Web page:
We further believe that investors receive very little new, material information from Form 18-Ks filed by foreign government issuers. The information in the Form 18-Ks is often less current than reliable information available from other sources, such as government offices and multilateral agencies that collect and disseminate country-specific data on a regular basis. Therefore, we believe that requiring foreign governments to adopt the EDGAR system would have very little real benefit to investors.

With respect to supranational entities, we support the Commission's proposal to permit these entities to file their annual, periodic and transactional reports on EDGAR. We believe that the Commission should refrain from making EDGAR filings mandatory for these entities for the same reasons we would exclude foreign government issuers.

Transition Period. We believe that the proposed four-month transition period is seriously inadequate and recommend that if the proposed rule is adopted the Commission provide that current registrants must begin filing their Form 20-F annual reports and subsequent Form 6-Ks beginning with the second Form 20-F annual report due after adoption of the rule. Registration statements of such issuers should be required to be filed electronically on or after the first electronic filing of their Form 20-F annual report; a similar transition was used for the new Form 20-F. New foreign private issuer registrants should have at least nine months following the effective date of the rule before having to submit any filings electronically. The new requirements will apply to non-U.S. companies of every level of sophistication. This would give non-U.S. issuers a meaningful opportunity to become familiar with EDGAR. It would also allow critical time for the infrastructure of printers and lawyers to be further developed overseas. Only with a meaningful transition period will non-U.S. issuers be able to realize increased efficiencies in the filing process that the Commission states is intended by its proposal.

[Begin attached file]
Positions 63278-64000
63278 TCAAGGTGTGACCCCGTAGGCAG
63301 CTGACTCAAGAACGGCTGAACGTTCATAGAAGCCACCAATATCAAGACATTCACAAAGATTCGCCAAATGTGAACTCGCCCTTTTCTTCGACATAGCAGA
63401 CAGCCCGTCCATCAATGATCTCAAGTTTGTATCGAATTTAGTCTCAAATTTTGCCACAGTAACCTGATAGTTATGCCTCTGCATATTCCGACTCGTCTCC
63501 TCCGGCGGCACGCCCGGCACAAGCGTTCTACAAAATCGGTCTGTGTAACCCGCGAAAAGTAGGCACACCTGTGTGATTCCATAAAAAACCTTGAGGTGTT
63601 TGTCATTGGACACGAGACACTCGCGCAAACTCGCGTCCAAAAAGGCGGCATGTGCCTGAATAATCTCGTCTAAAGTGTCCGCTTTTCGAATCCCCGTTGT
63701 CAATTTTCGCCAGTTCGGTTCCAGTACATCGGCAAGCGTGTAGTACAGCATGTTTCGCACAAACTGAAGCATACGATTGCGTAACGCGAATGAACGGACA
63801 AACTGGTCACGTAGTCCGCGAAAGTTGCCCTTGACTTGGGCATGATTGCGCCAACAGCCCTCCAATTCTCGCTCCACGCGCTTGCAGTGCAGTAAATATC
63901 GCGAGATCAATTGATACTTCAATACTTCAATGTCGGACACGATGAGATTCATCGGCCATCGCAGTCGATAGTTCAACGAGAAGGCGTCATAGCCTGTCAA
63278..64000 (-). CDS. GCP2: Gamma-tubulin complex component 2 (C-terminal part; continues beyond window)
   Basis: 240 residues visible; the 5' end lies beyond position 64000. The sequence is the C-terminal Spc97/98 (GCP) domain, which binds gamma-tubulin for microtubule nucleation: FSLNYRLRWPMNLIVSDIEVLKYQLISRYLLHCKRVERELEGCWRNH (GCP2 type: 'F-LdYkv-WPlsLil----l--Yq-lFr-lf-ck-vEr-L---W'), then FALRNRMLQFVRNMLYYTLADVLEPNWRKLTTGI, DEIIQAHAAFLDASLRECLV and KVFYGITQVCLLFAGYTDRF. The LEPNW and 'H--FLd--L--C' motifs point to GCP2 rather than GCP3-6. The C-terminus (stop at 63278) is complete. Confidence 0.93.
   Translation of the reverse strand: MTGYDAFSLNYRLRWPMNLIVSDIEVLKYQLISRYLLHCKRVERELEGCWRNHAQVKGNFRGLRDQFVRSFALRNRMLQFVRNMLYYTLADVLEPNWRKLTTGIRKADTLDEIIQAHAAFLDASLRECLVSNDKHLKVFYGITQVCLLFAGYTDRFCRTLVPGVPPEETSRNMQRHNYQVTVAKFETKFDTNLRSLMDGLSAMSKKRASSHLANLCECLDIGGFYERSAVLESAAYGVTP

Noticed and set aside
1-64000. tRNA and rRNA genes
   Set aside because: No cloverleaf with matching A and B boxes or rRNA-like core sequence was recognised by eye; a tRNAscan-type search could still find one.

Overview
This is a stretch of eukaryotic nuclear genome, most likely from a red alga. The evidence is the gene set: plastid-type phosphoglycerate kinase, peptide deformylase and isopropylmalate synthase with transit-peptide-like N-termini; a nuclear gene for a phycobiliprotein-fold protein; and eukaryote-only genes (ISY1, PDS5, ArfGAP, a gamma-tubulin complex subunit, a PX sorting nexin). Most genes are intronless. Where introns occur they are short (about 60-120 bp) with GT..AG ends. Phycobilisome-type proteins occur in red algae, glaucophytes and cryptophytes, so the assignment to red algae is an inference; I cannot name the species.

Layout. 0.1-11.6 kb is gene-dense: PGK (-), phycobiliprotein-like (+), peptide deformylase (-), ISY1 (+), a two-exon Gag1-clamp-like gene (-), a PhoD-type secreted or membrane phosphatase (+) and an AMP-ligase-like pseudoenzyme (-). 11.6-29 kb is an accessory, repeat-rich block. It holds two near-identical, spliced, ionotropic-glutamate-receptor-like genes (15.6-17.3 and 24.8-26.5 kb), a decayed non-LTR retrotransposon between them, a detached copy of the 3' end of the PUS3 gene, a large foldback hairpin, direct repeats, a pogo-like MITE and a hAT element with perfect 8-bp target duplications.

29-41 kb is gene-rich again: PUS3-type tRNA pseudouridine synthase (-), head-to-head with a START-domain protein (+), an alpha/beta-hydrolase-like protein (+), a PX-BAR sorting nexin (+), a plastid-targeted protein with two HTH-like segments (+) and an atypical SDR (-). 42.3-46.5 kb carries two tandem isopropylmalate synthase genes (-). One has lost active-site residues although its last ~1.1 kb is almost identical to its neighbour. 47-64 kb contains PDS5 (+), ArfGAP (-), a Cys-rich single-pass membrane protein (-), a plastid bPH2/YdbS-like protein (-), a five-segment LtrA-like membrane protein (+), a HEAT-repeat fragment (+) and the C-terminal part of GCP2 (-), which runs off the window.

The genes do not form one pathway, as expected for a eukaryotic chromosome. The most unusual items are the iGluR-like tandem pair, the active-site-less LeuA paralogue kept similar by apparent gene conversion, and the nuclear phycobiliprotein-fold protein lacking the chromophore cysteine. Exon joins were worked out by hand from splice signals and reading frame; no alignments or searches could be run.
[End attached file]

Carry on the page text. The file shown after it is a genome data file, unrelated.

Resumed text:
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We appreciate the opportunity to comment on the Release. If the Commission or the staff has any questions concerning the foregoing, please call Linda C. Quinn at (212) 848-8747 or Ottilie L. Jarmel at (212) 848-8611.

Very truly yours,

Shearman & Sterling